THE MADMEN OF BENGHAZI, available for the first time in the U.S., is a gripping, racy, ripped-from-the-headlines espionage thriller set in volatile post-Qaddafi Libya. Gerard de Villiers (1929 2013) spent his five-decade career cultivating connections in the world of international intelligence, which allowed him to anticipate geopolitical events before they occurred and to masterfully blend fiction with an insider s kwledge of international affairs. Published from 1964 until his death in 2013, his bestselling SAS series of 200 spy vels, starring Malko Linge, was long considered France s answer to Ian Fleming, with Malko as his James Bond. Its hero, Malko Linge, an Austrian aristocrat, spends his time freelancing for the CIA in order to support his playboy lifestyle. When terrorists try to shoot down a plane carrying Libyan prince Ibrahim al-Senussi, it is clear that someone wants him dead. But the CIA has its own plot for the prince: Now that Qaddafi has been overthrown, al-Senussi is their best bet to set up a constitutional monarchy and stem the Islamist tide in Libya. The CIA, which needs Malko as much as he needs them, sends the Austrian aristocrat to Cairo to learn more about al-Senussi s plans by seducing his companion, a ravishing British model. This mission is ermously appealing, but also proves ermously dangerous, as the same madman of God who is trying to kill al-Senussi also takes aim at Malko.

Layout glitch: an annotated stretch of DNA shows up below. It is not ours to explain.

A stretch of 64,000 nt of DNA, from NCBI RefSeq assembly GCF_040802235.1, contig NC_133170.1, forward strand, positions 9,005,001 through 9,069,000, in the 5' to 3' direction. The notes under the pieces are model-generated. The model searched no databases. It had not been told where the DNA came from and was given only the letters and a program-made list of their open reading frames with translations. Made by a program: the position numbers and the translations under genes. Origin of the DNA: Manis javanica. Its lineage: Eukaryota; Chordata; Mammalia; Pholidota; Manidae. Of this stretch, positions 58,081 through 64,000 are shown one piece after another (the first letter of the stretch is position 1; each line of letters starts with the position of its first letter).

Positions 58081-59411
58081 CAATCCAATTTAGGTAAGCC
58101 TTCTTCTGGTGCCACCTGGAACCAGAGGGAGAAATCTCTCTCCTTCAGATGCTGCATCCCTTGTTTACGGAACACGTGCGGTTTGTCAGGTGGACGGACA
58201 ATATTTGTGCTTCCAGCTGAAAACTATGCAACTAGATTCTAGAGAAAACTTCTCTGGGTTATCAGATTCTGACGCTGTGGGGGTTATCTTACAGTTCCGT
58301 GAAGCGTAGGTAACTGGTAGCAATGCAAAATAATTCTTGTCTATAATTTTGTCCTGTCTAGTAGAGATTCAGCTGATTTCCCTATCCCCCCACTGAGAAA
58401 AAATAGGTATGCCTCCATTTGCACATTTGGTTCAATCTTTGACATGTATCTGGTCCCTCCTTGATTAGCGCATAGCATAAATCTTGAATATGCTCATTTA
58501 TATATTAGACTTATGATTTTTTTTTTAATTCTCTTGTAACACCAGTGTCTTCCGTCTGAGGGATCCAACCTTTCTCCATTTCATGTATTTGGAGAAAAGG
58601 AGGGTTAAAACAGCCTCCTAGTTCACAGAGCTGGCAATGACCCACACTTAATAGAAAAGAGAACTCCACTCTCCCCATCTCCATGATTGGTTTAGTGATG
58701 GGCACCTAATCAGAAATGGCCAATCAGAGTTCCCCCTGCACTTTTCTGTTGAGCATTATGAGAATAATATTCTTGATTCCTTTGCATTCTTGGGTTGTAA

Gerard de Villiers (1929 2013) is the most popular spy-thriller writer in French history. His hundred-odd books about the adventures of the Austrian nobleman and freelance CIA operative Malko Linge have sold millions of copies. Malko Linge, who first appeared in 1964, has often been compared to Ian Fleming s hero James Bond. The two secret agents share a taste for gunplay and kinky sex, but de Villiers was a journalist at heart, and his books are based on constant travel and reporting in dozens of countries. On several occasions de Villiers was even ahead of the news. His 1980 novel had Islamists killing President Anwar el-S d t of Egypt a year before the event took place. The Madmen of Benghazi and Chaos in Kabul vividly reflect the current upheaval in Libya and Afghanistan.